If the dust doesn’t settle: Gin, Jetplanes and Transitive Surplus

More than 150 years ago John Ruskin imagined the experience of flight. Now, thanks to Iceland’s Eyjafjallajökull volcano, we can begin to imagine the possibilities without it.

Robert Paterson provocatively suggests in Volcano & Air Travel – A Black Swan? What might happen:

At the moment we are all treating this event as a temporary inconvenience. But what if this is not temporary? The last time this volcano erupted in 1821 the eruptions lasted for months… So imagine European airspace being closed until September – possible? What then?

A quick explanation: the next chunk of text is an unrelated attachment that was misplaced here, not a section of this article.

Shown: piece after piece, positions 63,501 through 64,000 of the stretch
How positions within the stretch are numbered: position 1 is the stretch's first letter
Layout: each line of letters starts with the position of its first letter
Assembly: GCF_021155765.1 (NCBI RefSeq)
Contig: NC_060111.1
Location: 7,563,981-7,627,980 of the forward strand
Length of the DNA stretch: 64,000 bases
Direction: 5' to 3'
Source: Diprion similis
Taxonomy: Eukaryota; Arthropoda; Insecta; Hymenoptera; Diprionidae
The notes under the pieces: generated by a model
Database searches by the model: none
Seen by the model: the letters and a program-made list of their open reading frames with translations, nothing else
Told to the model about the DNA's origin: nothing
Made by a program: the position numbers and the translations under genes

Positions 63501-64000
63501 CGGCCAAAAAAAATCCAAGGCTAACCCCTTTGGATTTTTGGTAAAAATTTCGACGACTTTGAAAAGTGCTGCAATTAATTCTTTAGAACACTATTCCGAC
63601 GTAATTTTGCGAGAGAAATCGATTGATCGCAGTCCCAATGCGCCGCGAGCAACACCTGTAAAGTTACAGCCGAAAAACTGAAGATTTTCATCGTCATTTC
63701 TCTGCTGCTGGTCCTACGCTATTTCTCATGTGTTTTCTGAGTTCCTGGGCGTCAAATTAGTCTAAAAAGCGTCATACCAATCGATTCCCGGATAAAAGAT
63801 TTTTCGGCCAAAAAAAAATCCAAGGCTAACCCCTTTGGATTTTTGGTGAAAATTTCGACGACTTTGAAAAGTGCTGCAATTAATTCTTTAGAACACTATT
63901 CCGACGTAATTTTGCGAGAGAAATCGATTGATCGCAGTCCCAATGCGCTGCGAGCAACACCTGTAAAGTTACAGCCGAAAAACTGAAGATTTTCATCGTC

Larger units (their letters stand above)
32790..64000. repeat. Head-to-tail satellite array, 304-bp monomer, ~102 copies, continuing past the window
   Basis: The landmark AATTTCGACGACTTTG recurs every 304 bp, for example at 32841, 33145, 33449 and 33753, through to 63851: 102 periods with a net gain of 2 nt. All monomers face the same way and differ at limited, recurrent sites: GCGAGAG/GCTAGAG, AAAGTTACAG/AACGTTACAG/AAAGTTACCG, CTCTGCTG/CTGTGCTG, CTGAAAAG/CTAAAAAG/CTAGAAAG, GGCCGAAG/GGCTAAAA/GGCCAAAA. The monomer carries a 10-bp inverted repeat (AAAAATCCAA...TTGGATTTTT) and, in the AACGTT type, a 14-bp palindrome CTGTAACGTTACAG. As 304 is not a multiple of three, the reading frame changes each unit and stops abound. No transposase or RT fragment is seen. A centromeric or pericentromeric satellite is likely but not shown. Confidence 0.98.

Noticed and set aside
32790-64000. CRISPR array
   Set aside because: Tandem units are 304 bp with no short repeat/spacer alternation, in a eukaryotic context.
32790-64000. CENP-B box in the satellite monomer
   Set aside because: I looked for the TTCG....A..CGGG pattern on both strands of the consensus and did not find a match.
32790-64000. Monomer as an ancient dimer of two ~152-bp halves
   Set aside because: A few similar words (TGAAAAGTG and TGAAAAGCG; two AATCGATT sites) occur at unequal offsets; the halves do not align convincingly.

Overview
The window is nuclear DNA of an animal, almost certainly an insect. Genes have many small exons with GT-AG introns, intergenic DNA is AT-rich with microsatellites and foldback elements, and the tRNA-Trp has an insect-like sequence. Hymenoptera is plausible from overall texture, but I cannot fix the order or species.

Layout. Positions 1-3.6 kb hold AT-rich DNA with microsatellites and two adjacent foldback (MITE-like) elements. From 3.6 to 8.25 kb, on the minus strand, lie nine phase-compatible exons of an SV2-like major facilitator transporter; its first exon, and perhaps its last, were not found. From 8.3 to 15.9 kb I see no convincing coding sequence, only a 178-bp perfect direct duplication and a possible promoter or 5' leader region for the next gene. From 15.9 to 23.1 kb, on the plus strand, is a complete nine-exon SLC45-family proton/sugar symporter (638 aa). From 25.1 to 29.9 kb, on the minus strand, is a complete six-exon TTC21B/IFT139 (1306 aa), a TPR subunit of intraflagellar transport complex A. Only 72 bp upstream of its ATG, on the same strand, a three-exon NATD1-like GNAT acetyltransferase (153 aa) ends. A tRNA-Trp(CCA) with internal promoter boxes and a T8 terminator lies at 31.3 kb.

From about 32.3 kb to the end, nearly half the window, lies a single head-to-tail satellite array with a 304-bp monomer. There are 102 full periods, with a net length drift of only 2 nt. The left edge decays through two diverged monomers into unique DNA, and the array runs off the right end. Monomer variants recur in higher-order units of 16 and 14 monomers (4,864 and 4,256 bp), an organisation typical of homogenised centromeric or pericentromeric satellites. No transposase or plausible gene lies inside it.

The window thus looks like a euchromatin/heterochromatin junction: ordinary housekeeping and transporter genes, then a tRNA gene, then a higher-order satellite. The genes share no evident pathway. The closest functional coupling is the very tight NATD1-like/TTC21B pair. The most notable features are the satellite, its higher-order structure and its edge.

Robert has a list of sensible ideas about the impact on airlines, on shipping and other industries. Disruption for some of them could be serious and long-lasting.

But beyond the purely economic effects what could a sustained bar on air travel mean for our working and cultural lives? It might not all be doom and gloom. To see why, let’s revisit a concept proposed by Clay Shirky, most notably in his 2008 essay “Gin, Television, and Social Surplus“.

Continue reading If the dust doesn’t settle: Gin, Jetplanes and Transitive Surplus

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